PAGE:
Wellington Water and the Regional Council have had senior leaders attend every single sitting of the working group, also attended without fail by community representatives including myself. Regional Public Health, and DOC also routinely attended.

In contrast, despite personal reassurances from the Chief Infrastructure Officer that the city appreciates the significance of this project and despite commitments contained within the report of the Mayoral Taskforce, the Wellington City Council failed to attend a single meeting of the Multiparty Working Group on Owhiro. WCC is the truant, the naughty schoolboy or girl.

The absence of a strong WCC presence at the working group has meant that there has been virtually no progress on two of the other important recommendations of the taskforce, 44, and 46, namely the review of the LAWA Baywatch beach monitoring sites and the Water That Counts project for making water related data accessible to communities.

I welcome Siobhan Proctor as the City’s new Chief Infrastructure Officer and hope she will be a real agent for improving the City’s participation and leadership on this important working group.

I recognise that the Council and officers have made some important steps forward in addressing the past failures in our 3 waters infrastructure. But time is not on our side and we have a collective responsibility to address these challenges with far greater alacrity. A good place to start is with the taskforce recommendations being translated into the District Plan.

Eugene Doyle of Owhiro Bay made this presentation to today’s meeting of the Wellington City Council.

12 comments:

  1. Ray Chung, 11. November 2021, 21:31

    An excellent summation Eugene! Well done! I concur with your opinions and observations!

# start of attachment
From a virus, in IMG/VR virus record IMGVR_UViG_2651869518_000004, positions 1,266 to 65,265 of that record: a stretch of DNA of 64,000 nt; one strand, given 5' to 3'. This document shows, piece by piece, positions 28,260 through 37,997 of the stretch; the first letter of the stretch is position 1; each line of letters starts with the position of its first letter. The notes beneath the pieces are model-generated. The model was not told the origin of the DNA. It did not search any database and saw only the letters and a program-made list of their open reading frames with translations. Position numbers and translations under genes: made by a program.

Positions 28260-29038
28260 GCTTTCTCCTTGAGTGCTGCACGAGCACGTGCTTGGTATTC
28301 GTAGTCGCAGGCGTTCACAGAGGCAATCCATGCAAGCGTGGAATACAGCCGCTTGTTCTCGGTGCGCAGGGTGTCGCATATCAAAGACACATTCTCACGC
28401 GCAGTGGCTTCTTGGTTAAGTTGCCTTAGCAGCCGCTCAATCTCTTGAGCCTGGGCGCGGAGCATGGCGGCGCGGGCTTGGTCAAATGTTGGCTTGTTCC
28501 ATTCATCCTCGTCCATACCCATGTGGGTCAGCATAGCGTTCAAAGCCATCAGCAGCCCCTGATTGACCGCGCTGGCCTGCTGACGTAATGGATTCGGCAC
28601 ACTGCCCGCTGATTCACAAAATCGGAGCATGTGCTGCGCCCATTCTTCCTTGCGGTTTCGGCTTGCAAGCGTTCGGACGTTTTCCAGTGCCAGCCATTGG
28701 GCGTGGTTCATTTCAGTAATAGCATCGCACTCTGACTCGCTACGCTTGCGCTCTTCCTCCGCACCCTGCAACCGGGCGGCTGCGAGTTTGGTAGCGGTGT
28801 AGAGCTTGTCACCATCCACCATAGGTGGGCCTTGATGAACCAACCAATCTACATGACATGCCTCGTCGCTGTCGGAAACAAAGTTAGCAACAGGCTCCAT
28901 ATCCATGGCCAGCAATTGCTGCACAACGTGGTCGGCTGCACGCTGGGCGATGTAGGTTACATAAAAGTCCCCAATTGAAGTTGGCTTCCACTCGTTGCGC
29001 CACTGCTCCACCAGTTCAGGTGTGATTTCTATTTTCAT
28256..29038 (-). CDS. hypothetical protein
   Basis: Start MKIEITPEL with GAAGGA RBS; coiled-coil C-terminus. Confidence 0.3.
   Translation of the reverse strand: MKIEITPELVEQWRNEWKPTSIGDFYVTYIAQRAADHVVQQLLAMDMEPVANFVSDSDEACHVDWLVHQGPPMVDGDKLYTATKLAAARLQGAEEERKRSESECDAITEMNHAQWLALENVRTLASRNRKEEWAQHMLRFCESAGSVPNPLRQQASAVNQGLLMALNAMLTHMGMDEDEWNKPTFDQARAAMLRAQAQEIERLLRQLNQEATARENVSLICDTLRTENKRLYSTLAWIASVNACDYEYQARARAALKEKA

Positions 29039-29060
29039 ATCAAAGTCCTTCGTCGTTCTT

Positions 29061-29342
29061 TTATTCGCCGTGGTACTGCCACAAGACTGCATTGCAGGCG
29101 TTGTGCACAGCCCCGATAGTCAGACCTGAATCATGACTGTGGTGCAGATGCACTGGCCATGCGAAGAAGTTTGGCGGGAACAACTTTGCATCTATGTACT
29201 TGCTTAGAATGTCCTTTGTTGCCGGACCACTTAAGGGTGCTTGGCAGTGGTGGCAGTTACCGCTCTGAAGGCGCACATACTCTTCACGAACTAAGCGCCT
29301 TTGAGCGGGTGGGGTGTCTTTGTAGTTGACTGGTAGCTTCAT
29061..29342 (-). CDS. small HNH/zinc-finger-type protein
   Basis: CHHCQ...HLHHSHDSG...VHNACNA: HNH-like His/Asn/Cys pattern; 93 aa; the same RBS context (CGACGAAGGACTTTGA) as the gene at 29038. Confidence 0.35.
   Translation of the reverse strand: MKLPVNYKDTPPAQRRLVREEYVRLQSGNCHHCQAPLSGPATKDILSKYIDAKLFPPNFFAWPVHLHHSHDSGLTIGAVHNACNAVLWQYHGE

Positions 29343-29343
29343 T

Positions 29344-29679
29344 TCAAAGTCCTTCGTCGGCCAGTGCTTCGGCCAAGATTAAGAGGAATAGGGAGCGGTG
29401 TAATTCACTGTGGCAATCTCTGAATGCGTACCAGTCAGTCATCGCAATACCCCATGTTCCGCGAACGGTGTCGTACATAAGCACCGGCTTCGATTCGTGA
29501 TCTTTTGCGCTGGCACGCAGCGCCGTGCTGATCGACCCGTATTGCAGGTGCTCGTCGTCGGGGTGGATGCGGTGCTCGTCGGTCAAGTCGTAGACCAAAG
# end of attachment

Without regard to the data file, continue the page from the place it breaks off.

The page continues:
2. Eugene Doyle, 11. November 2021, 22:01

    Thanks, Ray! The city says it wants to be a leader and then, in the next breath says: we’ll just wait to be told what to do by the government and regional council. Figure that.

     
  3. Ali Forrest, 11. November 2021, 22:06

    Very true. The District Plan was meant to contain concrete actions based on the vision of the Spatial Plan but if all it contains is waffle then I don’t hold out much hope for Wellington’s future.

     
  4. Ramon Das, 11. November 2021, 22:39

    Very well said. WCC needs to take responsibility for the quality of our water, not pass it on to someone else. Keep the pressure on, Eugene!

     
  5. Mark shaw, 12. November 2021, 7:06

    Go Eugene – Some one has to keep WCC honest. Shame it takes so much effort so long.

     
  6. James, 12. November 2021, 10:24

    ‘Word salad’ is right. The biggest challenge for public sector organisations is to avoid using the passive voice in drafting (which allows general statements to be made like ‘this will be done’ rather than ‘[name] will do this.’

     
  7. Ray Chung, 12. November 2021, 15:59

    We (ORCA) are having public meetings on the DDP (Draft District Plan), LGWM (Lets get Wellington Moving) and the bike lanes on Tuesday 16th November at 7.30pm-9pm, Saturday 20th November 10am-2pm and Tuesday 30th November 7.30pm-9pm all at the Khandallah Town Hall, 11 Ganges Road, Khandallah and everyone is welcome.

     
  8. JAB, 13. November 2021, 0:51

    There are still no reference copies of the District Plan in the libaries. All the PR fluff has made it down there though.

     
  9. Ian, 14. November 2021, 11:00

    JAB: a copy of the new draft plan is available on every computer in every library. Please ask a librarian if you are having trouble.

     
  10. JAB, 14. November 2021, 12:06

    Ian: If the PR fluff can be displayed in hard copy – which generally is a great deal easier to read and reference than computer screens with multiple links – then how hard would it be to print out say 50 copies of the plans for the libraries. Why should only the bits they want you to read be hard copy, not the lot. Much like the lack of advertising or PR on the negative changes. Most people I suspect have no idea what is going to hit them.

     
  11. Claire, 14. November 2021, 12:47

    Jab: I believe those hard copies are off limits at the moment because of covid. That section at my Library in Newtown is taped off. Hopefully someone at the WCC is reading this and will rectify it.

     
  12. JAB, 14. November 2021, 22:02

    Te Awe on Brandon Street has a reference hard copy of the spatial plan summary of responses.